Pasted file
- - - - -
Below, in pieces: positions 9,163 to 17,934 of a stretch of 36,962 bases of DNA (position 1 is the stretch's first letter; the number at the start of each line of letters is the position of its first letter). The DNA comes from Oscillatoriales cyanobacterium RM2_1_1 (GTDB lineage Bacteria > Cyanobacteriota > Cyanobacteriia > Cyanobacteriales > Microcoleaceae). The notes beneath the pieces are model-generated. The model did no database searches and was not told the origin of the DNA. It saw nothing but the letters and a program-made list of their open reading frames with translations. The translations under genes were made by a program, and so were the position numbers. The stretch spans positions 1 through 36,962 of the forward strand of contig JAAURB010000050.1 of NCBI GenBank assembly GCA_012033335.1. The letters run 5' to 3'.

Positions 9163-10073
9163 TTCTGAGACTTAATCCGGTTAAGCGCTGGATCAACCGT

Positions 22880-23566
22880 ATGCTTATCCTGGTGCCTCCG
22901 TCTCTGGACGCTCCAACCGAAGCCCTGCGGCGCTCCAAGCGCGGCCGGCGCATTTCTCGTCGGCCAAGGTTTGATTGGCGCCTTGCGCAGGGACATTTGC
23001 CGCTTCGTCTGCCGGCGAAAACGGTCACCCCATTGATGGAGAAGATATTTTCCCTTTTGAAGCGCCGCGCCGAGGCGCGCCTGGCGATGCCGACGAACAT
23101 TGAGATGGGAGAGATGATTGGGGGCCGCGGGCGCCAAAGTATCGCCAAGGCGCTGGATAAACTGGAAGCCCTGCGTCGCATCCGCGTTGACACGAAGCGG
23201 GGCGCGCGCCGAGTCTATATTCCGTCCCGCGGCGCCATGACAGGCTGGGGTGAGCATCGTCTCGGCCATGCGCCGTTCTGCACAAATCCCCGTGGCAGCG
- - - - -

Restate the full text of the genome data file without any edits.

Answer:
Below, in pieces: positions 9,163 to 17,934 of a stretch of 36,962 bases of DNA (position 1 is the stretch's first letter; the number at the start of each line of letters is the position of its first letter). The DNA comes from Oscillatoriales cyanobacterium RM2_1_1 (GTDB lineage Bacteria > Cyanobacteriota > Cyanobacteriia > Cyanobacteriales > Microcoleaceae). The notes beneath the pieces are model-generated. The model did no database searches and was not told the origin of the DNA. It saw nothing but the letters and a program-made list of their open reading frames with translations. The translations under genes were made by a program, and so were the position numbers. The stretch spans positions 1 through 36,962 of the forward strand of contig JAAURB010000050.1 of NCBI GenBank assembly GCA_012033335.1. The letters run 5' to 3'.

Positions 9163-10073
9163 TTCTGAGACTTAATCCGGTTAAGCGCTGGATCAACCGT

Positions 22880-23566
22880 ATGCTTATCCTGGTGCCTCCG
22901 TCTCTGGACGCTCCAACCGAAGCCCTGCGGCGCTCCAAGCGCGGCCGGCGCATTTCTCGTCGGCCAAGGTTTGATTGGCGCCTTGCGCAGGGACATTTGC
23001 CGCTTCGTCTGCCGGCGAAAACGGTCACCCCATTGATGGAGAAGATATTTTCCCTTTTGAAGCGCCGCGCCGAGGCGCGCCTGGCGATGCCGACGAACAT
23101 TGAGATGGGAGAGATGATTGGGGGCCGCGGGCGCCAAAGTATCGCCAAGGCGCTGGATAAACTGGAAGCCCTGCGTCGCATCCGCGTTGACACGAAGCGG
23201 GGCGCGCGCCGAGTCTATATTCCGTCCCGCGGCGCCATGACAGGCTGGGGTGAGCATCGTCTCGGCCATGCGCCGTTCTGCACAAATCCCCGTGGCAGCG